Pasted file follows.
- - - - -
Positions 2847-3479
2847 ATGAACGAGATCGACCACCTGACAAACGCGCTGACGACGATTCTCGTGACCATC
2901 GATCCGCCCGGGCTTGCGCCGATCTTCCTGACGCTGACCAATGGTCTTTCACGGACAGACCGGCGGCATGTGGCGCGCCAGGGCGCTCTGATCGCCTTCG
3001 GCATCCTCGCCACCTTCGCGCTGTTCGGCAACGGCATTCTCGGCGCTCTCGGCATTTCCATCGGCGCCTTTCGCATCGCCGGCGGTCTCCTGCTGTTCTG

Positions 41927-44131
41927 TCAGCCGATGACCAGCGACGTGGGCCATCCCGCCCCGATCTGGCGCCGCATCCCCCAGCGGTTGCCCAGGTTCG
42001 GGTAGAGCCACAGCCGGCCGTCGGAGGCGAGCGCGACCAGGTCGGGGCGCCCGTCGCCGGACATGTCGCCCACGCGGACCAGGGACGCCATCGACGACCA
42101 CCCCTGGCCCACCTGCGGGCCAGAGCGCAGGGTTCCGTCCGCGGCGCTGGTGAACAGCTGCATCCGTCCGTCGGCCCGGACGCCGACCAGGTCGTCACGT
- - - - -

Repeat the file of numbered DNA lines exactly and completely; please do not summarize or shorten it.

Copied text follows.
Positions 2847-3479
2847 ATGAACGAGATCGACCACCTGACAAACGCGCTGACGACGATTCTCGTGACCATC
2901 GATCCGCCCGGGCTTGCGCCGATCTTCCTGACGCTGACCAATGGTCTTTCACGGACAGACCGGCGGCATGTGGCGCGCCAGGGCGCTCTGATCGCCTTCG
3001 GCATCCTCGCCACCTTCGCGCTGTTCGGCAACGGCATTCTCGGCGCTCTCGGCATTTCCATCGGCGCCTTTCGCATCGCCGGCGGTCTCCTGCTGTTCTG

Positions 41927-44131
41927 TCAGCCGATGACCAGCGACGTGGGCCATCCCGCCCCGATCTGGCGCCGCATCCCCCAGCGGTTGCCCAGGTTCG
42001 GGTAGAGCCACAGCCGGCCGTCGGAGGCGAGCGCGACCAGGTCGGGGCGCCCGTCGCCGGACATGTCGCCCACGCGGACCAGGGACGCCATCGACGACCA
42101 CCCCTGGCCCACCTGCGGGCCAGAGCGCAGGGTTCCGTCCGCGGCGCTGGTGAACAGCTGCATCCGTCCGTCGGCCCGGACGCCGACCAGGTCGTCACGT